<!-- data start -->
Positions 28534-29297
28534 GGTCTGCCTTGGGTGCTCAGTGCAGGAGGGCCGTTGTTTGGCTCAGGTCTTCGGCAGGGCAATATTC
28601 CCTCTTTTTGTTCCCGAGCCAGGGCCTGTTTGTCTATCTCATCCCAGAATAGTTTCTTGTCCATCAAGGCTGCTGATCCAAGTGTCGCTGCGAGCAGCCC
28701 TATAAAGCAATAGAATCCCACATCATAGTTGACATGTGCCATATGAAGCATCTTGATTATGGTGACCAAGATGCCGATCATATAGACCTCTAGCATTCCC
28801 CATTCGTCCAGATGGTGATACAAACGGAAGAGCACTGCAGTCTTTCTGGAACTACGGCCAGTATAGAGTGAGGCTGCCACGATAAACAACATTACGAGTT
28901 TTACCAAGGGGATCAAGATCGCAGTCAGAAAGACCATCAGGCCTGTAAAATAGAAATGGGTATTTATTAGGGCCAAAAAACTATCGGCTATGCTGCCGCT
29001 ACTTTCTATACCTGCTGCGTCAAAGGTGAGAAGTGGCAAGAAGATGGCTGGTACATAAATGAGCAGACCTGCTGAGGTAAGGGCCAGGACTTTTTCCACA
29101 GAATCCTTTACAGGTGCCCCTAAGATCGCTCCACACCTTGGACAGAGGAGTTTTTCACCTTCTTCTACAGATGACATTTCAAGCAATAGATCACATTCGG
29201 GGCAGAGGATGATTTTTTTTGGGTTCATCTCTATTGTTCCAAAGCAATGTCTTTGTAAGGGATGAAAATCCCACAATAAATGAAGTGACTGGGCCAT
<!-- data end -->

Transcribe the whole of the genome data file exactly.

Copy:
Positions 28534-29297
28534 GGTCTGCCTTGGGTGCTCAGTGCAGGAGGGCCGTTGTTTGGCTCAGGTCTTCGGCAGGGCAATATTC
28601 CCTCTTTTTGTTCCCGAGCCAGGGCCTGTTTGTCTATCTCATCCCAGAATAGTTTCTTGTCCATCAAGGCTGCTGATCCAAGTGTCGCTGCGAGCAGCCC
28701 TATAAAGCAATAGAATCCCACATCATAGTTGACATGTGCCATATGAAGCATCTTGATTATGGTGACCAAGATGCCGATCATATAGACCTCTAGCATTCCC
28801 CATTCGTCCAGATGGTGATACAAACGGAAGAGCACTGCAGTCTTTCTGGAACTACGGCCAGTATAGAGTGAGGCTGCCACGATAAACAACATTACGAGTT
28901 TTACCAAGGGGATCAAGATCGCAGTCAGAAAGACCATCAGGCCTGTAAAATAGAAATGGGTATTTATTAGGGCCAAAAAACTATCGGCTATGCTGCCGCT
29001 ACTTTCTATACCTGCTGCGTCAAAGGTGAGAAGTGGCAAGAAGATGGCTGGTACATAAATGAGCAGACCTGCTGAGGTAAGGGCCAGGACTTTTTCCACA
29101 GAATCCTTTACAGGTGCCCCTAAGATCGCTCCACACCTTGGACAGAGGAGTTTTTCACCTTCTTCTACAGATGACATTTCAAGCAATAGATCACATTCGG
29201 GGCAGAGGATGATTTTTTTTGGGTTCATCTCTATTGTTCCAAAGCAATGTCTTTGTAAGGGATGAAAATCCCACAATAAATGAAGTGACTGGGCCAT